“Cringeworthy and full of trope Isle of Night just didn't live up to the expectations of a fabulous synopsis.”
Book cover synopsis:Is life offering fewer and fewer options? Then join the dead. When Annelise goes off to college, it means good riddance to her abusive father and stepmother, but a bureaucratic screwup leaves her without a high school diploma, flat broke, and facing a future that seems more elusive than ever. Then she meets Ronan-tall, dark, and way too seductive for her own good. He promises Annelise a new life…if she has the courage to chance the unknown. One look at him, and she certainly has the desire. He offers her a lift, and, sure enough, accepting rides from strangers does yield surprises.
Whisked away to a mysterious island in the North Sea, Annelise is pitted against other female recruits in tests of skill, smarts, and strength. To win is to become a member of the Watchers, a unique elite partnership with the vampires that dispatches its teams on the most dangerous missions imaginable. It’s not exactly what Annelise had in mind for a new beginning, but it’s livelier than the alternative. Because on the Isle of Night, to lose a challenge doesn’t mean just dishonor. It means death.
Let the games begin.
To be quite honest I have no idea where to start on this book. From the description I had high hopes for liking it, but it fell flat in so many ways it was hard for me to look past the ways it didn’t live up to the synopsis.
Firstly Annelise who likes to be called Drew is supposed to be a genius. Like a real genius. That paired with the fact she come from an abusive family is why the vampires and their trackers picked her as a recruit, however in any class you see Drew in her knowledge is smart but not genius levels. The mathematics discussed in small detail were Sophmore AP at best. I know that being super-smart can translate into having no street smarts so to say but Drew is one of those heroines that seems to have no care for her safety, and knowing that she ran off to go to college without telling a soul its hard for me to believe that she is some kick ass fighter later on.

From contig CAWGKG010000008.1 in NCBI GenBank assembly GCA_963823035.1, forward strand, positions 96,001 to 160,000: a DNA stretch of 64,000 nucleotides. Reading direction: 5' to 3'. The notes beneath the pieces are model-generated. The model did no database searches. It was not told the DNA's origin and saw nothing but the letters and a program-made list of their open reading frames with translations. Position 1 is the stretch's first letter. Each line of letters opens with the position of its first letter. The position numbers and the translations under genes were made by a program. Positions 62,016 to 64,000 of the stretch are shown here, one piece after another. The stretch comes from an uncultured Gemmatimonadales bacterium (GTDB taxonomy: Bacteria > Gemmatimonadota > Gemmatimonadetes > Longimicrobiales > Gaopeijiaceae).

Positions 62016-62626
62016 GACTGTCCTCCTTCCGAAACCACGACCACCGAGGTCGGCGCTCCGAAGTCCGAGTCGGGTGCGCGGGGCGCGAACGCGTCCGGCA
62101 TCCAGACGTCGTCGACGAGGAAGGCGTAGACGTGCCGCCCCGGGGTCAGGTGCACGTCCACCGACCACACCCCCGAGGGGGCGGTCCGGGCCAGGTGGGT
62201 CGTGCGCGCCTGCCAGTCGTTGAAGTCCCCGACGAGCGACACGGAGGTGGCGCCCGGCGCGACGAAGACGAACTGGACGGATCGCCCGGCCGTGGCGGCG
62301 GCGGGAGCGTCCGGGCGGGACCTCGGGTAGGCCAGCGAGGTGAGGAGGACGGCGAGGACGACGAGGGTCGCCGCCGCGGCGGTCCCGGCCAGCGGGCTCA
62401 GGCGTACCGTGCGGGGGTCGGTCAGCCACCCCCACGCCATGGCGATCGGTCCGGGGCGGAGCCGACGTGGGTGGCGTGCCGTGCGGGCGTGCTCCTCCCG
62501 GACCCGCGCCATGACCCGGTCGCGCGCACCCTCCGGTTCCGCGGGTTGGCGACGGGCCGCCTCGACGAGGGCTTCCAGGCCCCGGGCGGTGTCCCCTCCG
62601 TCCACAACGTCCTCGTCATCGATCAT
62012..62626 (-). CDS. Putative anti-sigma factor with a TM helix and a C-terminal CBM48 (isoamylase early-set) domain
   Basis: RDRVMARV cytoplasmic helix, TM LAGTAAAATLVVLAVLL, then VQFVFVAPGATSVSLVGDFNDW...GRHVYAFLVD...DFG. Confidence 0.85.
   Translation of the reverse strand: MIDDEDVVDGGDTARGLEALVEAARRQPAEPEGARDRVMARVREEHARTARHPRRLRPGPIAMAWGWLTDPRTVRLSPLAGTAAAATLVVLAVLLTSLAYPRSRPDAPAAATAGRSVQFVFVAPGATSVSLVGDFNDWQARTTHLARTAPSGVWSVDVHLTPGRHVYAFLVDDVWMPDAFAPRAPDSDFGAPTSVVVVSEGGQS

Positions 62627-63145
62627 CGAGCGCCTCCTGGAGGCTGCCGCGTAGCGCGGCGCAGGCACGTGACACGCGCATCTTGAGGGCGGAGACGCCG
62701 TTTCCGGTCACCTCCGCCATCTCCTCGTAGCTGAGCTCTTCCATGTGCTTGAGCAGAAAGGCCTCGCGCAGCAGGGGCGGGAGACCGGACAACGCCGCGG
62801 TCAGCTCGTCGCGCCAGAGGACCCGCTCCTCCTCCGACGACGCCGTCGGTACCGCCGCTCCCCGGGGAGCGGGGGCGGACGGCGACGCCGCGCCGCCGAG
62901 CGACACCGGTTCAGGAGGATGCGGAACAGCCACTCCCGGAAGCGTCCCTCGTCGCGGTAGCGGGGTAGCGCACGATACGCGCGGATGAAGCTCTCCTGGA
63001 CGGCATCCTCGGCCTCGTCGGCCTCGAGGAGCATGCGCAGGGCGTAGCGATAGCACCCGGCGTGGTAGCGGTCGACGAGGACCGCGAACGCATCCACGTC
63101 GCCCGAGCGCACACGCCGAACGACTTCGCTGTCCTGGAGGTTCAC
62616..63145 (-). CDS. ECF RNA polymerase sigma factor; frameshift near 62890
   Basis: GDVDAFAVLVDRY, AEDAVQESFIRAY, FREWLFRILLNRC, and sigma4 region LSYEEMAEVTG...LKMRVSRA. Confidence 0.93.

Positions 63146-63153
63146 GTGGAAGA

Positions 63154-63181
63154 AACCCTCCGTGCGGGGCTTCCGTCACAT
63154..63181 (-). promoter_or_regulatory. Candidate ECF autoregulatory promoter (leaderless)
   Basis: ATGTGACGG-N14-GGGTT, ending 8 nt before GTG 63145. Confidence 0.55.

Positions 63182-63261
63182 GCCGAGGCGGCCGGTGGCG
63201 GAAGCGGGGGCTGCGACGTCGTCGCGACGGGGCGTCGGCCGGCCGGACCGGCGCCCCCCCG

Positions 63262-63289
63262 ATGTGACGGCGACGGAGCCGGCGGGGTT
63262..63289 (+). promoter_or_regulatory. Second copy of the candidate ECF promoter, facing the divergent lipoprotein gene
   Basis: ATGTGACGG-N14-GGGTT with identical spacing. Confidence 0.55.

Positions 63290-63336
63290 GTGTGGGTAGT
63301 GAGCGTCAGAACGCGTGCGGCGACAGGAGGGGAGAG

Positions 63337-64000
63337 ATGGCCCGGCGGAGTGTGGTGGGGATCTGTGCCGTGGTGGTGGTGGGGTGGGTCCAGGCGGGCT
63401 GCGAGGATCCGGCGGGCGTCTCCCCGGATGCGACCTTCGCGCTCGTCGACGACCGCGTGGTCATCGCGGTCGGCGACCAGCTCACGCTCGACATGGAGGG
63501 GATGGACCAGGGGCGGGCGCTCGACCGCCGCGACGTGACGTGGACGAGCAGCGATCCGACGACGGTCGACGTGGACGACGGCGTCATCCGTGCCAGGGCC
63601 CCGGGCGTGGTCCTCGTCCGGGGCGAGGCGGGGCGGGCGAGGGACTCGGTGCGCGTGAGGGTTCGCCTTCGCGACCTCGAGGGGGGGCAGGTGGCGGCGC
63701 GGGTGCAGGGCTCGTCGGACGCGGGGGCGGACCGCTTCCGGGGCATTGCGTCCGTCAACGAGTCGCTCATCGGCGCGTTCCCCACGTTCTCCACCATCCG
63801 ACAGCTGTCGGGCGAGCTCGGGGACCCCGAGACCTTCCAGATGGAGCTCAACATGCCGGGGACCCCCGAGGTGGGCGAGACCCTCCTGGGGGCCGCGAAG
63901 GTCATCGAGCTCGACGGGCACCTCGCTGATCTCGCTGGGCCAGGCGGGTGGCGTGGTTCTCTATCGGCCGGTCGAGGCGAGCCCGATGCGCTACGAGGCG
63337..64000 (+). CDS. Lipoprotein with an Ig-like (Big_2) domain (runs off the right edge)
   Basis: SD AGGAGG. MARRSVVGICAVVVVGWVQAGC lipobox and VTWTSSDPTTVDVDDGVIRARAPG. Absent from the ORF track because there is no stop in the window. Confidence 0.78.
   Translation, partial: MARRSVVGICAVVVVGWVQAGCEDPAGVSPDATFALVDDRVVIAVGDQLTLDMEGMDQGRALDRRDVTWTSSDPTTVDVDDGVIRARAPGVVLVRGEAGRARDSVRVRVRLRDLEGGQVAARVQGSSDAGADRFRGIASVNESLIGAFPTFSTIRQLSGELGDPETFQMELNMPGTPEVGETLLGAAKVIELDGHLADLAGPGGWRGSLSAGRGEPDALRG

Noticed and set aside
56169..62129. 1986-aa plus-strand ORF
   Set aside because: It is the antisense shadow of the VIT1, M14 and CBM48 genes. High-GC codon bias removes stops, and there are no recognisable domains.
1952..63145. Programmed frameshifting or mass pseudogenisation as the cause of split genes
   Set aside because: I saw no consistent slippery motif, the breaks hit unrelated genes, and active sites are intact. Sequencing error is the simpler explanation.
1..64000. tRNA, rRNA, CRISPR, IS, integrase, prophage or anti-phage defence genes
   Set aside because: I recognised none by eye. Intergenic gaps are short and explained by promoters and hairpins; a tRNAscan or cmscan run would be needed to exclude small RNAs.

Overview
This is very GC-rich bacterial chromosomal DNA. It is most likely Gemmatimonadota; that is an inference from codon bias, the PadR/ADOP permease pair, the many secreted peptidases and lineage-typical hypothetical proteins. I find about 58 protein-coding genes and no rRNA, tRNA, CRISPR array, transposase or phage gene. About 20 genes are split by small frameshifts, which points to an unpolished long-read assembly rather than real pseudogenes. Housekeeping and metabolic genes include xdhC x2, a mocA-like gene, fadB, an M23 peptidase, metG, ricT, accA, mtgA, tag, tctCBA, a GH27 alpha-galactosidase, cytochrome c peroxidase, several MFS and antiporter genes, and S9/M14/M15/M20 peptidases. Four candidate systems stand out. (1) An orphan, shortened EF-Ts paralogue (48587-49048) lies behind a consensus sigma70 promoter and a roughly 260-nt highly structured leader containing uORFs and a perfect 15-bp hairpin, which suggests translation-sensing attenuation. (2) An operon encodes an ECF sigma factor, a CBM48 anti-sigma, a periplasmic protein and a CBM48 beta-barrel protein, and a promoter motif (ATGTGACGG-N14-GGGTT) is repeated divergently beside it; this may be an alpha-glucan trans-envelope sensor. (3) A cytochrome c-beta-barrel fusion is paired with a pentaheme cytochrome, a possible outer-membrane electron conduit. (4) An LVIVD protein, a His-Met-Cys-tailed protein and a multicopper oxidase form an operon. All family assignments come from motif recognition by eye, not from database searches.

Its hard for me to believe that a girl who is super-king-kong-mega smart has no one. Sure, I understand she doesn’t have friends inside of her classrooms but shouldn’t there be a concerned teacher? Especially since she comes to school beaten by an abusive dad? It is extremely hard to believe that she spent all of her life never making not one single connection in her life. Hard to believe and very convenient for the author.
When Annelise gets to the college registers office she learns she didn’t actually graduate due to a swimming accreditation that the school enacted. Instead of asking to speak to her admissions counselor she just walks back out to her car that conveniently doesn’t start. So when a hot guy with a Proust tattoo offers to give her a ride she accepts. Oh, and I forgot, super hot guy can tell just by looking under her hood that its the carburetor.
In the car she asks him to take her to the coast, instead he takes her to an airfield where he uses his voodoo stare to get her on a plane bound for a tiny island in the middle of nowhere. On the plane sits two girls, one will become her nemesis.
In order to avoid spoilers I won’t go into greater detail, but suffice to say that once Drew gets on the island things in the book do not improve. She is continually telling me how smart she is while doing the most mind numbingly things. She tries hard and learns to fight and I give her that, but in reality I just don’t think that Drew is the kind of girl who can trade her book smarts that she keeps telling me she has into ninja star throwing kick assery.
If The Hunger Games, Lost, and Vampire Academy had a baby full of trope it would be this book. I wanted to try hard to look past all of the obvious plays on other series because I wanted to love the premise. For me it just didn’t work.
Have you read it and have the same or a different opinion?
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